By Anthony Biraglia

In the criminal case of United States v. Vinson, the Fourth Circuit affirmed a North Carolina district court’s dismissal of Rodney Vinson’s (“Vinson”) indictment for possession of a firearm by a prohibited person under 18 U.S.C. § 922(g)(9). In a published opinion released on November 3, 2015, the Court found that Vinson’s prior misdemeanor conviction in North Carolina did not contain the necessary elements to be considered a misdemeanor crime of domestic violence as defined in 18 U.S.C. § 921(a)(33)(A)(ii). The Court reasoned that because an assault conviction in North Carolina can be sustained when the defendant acts with “culpable negligence,” the elements Vinson’s North Carolina misdemeanor conviction did not match the elements of the federal offense as explained by the Supreme Court in Leocal v. Ashcroft. This issue was dispositive, and thus the Fourth Circuit affirmed the district court’s judgement.

District Court Dismisses, Court of Appeals Reverses & Later Grants Rehearing

After police found a firearm at Vinson’s home, the government charged him with possession of a weapon by a prohibited person because Vinson had previously been convicted of a misdemeanor battery of his wife under N.C. Gen. Stat. § 14-33. Under 18 U.S.C. 922(g)(9), persons convicted of a “misdemeanor crime of domestic violence” (“MCDV”) are prohibited from possessing firearms when the underlying offense has an element that involves the use or attempted use of physical force. To determine whether the underlying offense meets this standard, the Court uses the “categorical approach,” or in this case the “modified categorical approach,” which focuses on the elements of the underlying offense rather than the actual conduct of the defendant that led to the conviction. Courts apply the “modified categorical approach” when the underlying offense is “divisible,” or consists of multiple, alternative elements that create different crimes. In such situations, the reviewing court may examine a limited number of trial court documents to determine if the crime the defendant was convicted of meets the federal requirements of the underlying offense.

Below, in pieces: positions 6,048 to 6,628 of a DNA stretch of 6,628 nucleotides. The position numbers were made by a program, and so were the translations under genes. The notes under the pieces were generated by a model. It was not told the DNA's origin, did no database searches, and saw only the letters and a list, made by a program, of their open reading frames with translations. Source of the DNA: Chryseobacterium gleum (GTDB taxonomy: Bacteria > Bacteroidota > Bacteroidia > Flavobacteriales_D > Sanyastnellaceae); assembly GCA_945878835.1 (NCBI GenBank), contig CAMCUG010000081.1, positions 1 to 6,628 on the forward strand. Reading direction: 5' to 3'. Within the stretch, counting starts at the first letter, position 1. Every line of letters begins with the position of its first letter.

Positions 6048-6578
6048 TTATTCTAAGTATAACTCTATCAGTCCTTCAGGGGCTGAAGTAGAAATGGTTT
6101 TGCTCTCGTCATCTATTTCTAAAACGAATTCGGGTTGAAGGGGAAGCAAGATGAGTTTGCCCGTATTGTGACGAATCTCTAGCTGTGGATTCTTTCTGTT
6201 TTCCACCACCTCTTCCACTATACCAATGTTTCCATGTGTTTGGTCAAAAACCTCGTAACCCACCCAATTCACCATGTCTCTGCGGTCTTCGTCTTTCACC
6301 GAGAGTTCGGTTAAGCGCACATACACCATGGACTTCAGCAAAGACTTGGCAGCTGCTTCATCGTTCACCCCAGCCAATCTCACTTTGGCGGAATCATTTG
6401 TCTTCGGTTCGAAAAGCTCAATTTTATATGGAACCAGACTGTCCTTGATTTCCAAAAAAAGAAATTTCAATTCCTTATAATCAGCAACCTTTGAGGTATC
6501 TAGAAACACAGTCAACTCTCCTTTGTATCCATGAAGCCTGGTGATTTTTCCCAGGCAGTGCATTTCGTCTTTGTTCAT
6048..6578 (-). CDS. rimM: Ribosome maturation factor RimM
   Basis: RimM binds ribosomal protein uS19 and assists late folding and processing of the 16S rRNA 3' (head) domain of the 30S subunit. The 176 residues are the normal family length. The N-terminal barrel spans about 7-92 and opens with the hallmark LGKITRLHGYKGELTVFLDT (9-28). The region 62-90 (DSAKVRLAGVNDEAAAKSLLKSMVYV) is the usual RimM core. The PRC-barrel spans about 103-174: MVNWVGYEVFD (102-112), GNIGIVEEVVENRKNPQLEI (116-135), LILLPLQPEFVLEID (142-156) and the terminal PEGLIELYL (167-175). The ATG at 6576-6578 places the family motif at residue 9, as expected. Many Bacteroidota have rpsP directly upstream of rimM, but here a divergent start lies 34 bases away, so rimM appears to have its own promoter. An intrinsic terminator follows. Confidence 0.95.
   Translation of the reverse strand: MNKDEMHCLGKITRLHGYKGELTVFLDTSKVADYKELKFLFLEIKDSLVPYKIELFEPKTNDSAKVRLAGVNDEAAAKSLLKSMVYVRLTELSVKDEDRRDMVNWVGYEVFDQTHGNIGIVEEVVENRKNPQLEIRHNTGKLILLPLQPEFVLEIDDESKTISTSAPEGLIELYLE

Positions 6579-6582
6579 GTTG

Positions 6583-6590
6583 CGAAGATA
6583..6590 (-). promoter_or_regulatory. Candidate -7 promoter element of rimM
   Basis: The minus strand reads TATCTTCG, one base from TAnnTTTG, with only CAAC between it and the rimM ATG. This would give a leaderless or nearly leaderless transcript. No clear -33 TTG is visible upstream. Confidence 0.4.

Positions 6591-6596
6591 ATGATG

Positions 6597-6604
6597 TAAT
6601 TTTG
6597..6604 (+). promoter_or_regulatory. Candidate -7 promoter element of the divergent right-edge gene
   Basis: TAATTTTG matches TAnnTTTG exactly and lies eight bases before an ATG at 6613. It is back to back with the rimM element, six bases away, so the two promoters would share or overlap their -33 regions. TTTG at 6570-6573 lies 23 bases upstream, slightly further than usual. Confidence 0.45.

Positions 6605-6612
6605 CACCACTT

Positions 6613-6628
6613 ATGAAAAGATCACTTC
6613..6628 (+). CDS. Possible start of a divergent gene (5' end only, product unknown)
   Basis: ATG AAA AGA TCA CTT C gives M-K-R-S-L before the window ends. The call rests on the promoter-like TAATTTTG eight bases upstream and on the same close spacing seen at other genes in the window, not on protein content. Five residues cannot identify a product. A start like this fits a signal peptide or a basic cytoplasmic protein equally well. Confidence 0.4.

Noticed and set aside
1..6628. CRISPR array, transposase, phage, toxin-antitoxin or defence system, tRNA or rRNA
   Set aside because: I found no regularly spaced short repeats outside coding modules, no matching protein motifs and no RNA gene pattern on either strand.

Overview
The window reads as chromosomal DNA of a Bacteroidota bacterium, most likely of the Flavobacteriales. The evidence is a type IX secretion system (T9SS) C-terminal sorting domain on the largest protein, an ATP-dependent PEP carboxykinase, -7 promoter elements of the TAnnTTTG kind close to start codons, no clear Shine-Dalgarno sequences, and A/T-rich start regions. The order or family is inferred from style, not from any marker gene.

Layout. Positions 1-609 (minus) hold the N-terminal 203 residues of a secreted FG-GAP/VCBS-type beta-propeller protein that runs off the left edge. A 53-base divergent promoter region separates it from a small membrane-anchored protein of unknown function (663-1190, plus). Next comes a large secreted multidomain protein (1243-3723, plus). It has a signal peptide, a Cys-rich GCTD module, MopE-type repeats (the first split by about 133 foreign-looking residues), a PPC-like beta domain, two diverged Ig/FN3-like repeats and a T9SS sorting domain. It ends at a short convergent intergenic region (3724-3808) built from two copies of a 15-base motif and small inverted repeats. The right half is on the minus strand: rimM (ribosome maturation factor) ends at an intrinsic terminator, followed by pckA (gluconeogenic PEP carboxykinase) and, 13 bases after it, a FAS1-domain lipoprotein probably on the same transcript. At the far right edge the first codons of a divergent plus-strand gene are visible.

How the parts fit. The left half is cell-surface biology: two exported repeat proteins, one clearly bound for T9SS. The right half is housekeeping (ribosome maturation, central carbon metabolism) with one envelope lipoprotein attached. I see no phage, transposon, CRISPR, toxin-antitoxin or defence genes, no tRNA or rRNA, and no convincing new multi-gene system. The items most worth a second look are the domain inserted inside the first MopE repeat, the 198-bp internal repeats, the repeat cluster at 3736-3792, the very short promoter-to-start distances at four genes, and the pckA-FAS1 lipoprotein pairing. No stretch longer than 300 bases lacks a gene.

The district court originally dismissed the case based a Fourth Circuit definition of “physical force” that the Supreme Court later disagreed with. On appeal, the Court vacated the district court’s judgment based in part on the Supreme Court’s contrary holding. The Court was divided on another issue, however, and Vinson was able to petition for rehearing. In a rather unusual occurrence on rehearing, the Court considered an alternative ground for affirming the district court’s opinion (that was not previously raised by the defendant) that became the sole issue of the appeal; namely whether the culpability level required for a conviction under N.C. Gen. Stat. § 14-33 met the culpability level required for a conviction under 18 U.S.C. 921(a)(33)(A). Because the Court found that one could be convicted under N.C. Gen. Stat. § 14-33 based on a “culpable negligence” standard, Vinson’s misdemeanor conviction could not satisfy the elements of the federal crime, which required “intentional” conduct.

N.C. Gen. Stat. § 14-33’s Elements Do Not Match Those of an MCDV Under 18 U.S.C. 921(a)(33)(A)(ii)

In Leocal v. Ashcroft, the Supreme Court interpreted a similarly worded statute to 18 U.S.C. 921(a)(33)(A)(ii). The Supreme Court explained that the word “use” refers to the intentional, rather than negligent or reckless, availment of physical force by the defendant. Based on this definition, the Fourth Circuit reasoned that Vinson could not be indicted under 18 U.S.C. 922(g)(9) if N.C. Gen. Stat. § 14-33 allows for a conviction based upon negligent or reckless conduct.

Citing North Carolina case law, the Court identified three different types of assault in N.C. Gen. Stat. § 14-33 for which a defendant could be convicted. North Carolina law generally, and these three types of assault in particular, requires that a person act “intentionally” to be convicted of assault, but the required intent can also be established under a “culpable negligence” standard. “Culpable negligence” focuses on “thoughtless disregard,” which the Fourth Circuit had previously determined to be a lesser standard of culpability than recklessness. North Carolina thus allows for an assault conviction when the defendant acts with a significantly lower level of culpability than is required under the federal statute.

Fourth Circuit Affirms

Because none of N.C. Gen. Stat. 14-33’s three categories of assault have elements matching those of an MCDV under 18 U.S.C. § 921(a)(33)(A), the Court affirmed the district court’s order dismissing the indictment.

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